Help! We’re running a VB3 app and we’ve lost the code

I write a programming column for Personal Computer World. A reader contacted me with a problem. He had an application which he knew was written in Visual Basic 3, but for which he did not have the source code. He now wanted to adapt it to run on Windows Mobile.

VB 3.0 came out in 1993, a mere 15 years ago but an eternity in Internet time. It was hugely popular, partly because it included the JET database engine, the same one as used by Microsoft Access. Both professionals and keen amateurs used it to create little (and not so little) business apps. VB 3.0 is 16-bit, and although these apps may still run OK on Windows XP or Vista 32-bit, though perhaps with a few cosmetic glitches, they will not run on 64-bit Windows, which has no 16-bit emulation layer.

Not many organizations are moving to 64-bit desktops just yet, though they may well do so in a couple of years, but there is still a problem if you need to adapt or port the code.

I thought this would make a fun case study so I wrote it up in the May 2008 column. I tracked down the VB3 decompiler put out some years back by Hans-Peter Diettrich, also known as Dodi. He gave me a demo version to distribute to readers. The app in question turned out to be very simple, and decompiled easily. I then imported the project into VB 6 (because later versions won’t look at VB3 apps), and finally pulled the VB6 conversion into Visual Studio 2008. Once I’d fixed up the Windows version, I created a new Compact Framework solution into which I copied code from the desktop project. Much of the code made it all the way from the VB3 original to the Compact Framework, and ran fine on my IPAQ Pocket PC.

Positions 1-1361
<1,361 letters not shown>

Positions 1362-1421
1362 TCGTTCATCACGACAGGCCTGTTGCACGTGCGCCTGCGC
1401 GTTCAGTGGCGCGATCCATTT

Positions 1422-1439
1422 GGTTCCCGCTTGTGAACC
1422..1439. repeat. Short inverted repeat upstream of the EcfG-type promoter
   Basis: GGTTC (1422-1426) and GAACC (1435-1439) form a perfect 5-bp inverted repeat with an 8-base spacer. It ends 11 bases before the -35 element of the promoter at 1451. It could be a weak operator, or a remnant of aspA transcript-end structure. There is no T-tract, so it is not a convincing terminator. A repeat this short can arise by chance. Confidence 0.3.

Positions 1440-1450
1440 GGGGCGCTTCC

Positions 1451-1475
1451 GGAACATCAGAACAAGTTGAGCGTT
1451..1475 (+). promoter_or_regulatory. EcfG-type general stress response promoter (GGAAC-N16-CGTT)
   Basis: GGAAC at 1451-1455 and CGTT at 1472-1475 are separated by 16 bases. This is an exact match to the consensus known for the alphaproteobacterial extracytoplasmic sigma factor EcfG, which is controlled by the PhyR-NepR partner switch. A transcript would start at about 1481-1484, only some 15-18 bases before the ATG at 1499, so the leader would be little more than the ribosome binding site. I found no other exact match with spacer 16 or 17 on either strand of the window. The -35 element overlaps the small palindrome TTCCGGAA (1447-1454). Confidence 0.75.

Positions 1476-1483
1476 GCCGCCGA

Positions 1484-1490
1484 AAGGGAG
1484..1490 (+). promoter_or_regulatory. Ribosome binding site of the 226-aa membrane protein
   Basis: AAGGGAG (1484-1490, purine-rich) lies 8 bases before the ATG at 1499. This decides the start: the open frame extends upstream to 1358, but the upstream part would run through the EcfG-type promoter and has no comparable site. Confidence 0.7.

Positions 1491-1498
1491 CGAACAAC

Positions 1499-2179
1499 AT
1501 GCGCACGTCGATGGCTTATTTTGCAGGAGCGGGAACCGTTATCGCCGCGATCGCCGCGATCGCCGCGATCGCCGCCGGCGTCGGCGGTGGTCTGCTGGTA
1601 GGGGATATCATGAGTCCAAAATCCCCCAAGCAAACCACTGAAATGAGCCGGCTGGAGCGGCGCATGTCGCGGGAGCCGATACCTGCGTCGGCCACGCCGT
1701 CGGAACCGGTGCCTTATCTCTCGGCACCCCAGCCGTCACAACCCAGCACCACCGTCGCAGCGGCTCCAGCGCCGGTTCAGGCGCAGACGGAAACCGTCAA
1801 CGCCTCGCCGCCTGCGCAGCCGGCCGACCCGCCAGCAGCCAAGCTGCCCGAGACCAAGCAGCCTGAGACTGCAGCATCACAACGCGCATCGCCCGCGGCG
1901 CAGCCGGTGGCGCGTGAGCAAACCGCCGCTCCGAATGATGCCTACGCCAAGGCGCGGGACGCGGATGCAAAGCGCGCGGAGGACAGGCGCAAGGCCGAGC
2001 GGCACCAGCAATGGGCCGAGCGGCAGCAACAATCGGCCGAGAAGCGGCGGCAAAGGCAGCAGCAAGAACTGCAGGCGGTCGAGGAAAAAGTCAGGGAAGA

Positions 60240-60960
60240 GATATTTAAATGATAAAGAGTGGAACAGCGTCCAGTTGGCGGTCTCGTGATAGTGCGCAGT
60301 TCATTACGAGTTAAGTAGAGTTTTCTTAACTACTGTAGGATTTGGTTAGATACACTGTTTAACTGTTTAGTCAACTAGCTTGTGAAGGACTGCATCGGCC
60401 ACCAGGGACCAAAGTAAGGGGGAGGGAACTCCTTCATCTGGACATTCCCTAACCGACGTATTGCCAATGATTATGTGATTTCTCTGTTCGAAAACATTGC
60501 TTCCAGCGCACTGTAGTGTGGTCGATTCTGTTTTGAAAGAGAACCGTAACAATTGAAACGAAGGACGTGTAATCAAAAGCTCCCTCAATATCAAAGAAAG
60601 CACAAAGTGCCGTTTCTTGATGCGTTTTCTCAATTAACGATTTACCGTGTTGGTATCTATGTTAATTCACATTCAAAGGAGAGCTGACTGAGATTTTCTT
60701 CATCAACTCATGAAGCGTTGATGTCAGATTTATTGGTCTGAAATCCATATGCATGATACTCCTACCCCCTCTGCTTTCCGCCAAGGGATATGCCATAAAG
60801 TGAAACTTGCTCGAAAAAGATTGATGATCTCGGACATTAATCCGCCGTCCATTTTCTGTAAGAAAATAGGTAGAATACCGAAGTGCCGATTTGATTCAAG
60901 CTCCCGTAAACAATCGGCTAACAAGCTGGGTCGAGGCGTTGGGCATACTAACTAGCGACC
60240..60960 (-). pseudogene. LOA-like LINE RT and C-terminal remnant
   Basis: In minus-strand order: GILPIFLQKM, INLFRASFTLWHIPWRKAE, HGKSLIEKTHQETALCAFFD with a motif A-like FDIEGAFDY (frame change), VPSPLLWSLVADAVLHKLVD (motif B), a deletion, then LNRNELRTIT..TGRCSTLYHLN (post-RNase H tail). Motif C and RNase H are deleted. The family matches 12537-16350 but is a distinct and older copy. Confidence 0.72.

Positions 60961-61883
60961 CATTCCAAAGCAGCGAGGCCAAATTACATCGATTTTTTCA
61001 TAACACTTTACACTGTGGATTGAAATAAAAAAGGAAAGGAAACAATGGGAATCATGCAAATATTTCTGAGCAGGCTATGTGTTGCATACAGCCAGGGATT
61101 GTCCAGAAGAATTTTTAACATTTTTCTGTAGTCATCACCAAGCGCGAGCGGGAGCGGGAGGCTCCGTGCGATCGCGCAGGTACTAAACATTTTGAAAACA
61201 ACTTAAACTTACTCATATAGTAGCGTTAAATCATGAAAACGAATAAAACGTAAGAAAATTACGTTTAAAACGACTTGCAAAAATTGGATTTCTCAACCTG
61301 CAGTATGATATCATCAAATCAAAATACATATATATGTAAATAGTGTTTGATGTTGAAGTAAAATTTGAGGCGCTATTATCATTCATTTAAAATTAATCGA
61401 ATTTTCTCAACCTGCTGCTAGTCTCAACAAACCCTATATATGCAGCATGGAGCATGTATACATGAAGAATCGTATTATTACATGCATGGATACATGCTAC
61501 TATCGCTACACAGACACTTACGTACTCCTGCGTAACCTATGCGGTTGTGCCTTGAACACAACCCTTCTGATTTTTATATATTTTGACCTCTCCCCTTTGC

Working with decompiled code is a bit like solving a crossword puzzle. Variable names are mangled so you have to work out what they are for. It won’t be a quick and easy process except in the simplest of cases.

The incident makes me wonder: how many business-critical apps with lost source are out there? Someone posted a cartoon recently which I can’t now track down, but it was a graveside scene. One mourner says to another, “I’m sorry to ask at a time like this, but did he say anything about source code?”

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2 comments to Help! We’re running a VB3 app and we’ve lost the code

  • Its on Jesse Liberty’s blog aswell.

    http://silverlight.net/blogs/jesseliberty/archive/2008/03/24/back-up-your-code.aspx

    Great stuff.

    I once read a similiar article about a system administrator writing a column about programming (don’t ask).

    He stated he was asked by a client to rewrite an internal application to support windows because it was a DOS-based application.

    The sys admin said he remembered how easy it used to be in Visual FoxPro 9 and tried it.

    He did however have to track a local copy of FoxPro 9 of his local ebay, because no store around would sell it. (You’d think that he would rethink his tool set by then)

    So he rewrote it, and got it working, and was wondering why oh why Microsoft stopped supporting FoxPro.

    His conclusion?

    It was working TOO good, so thats why Microsoft pulled the plug.

  • Well not so much losing code but what do style do devs use when naming variables?

    I’m always quite verbose (which makes for lots of typing), but I always remember working alongside a developer who couldn’t be bothered with long variable names and shortened everything to four characters long! Great until he needed to re-visit the code months later and didnt have a clue what variables were for what!

    Of course de-compiling interpreted languages is pretty straight-forward and I remember from the dim and distant past using refox as per the other posters reference to foxpro and using it that to decompile a foxpro app.

    Gary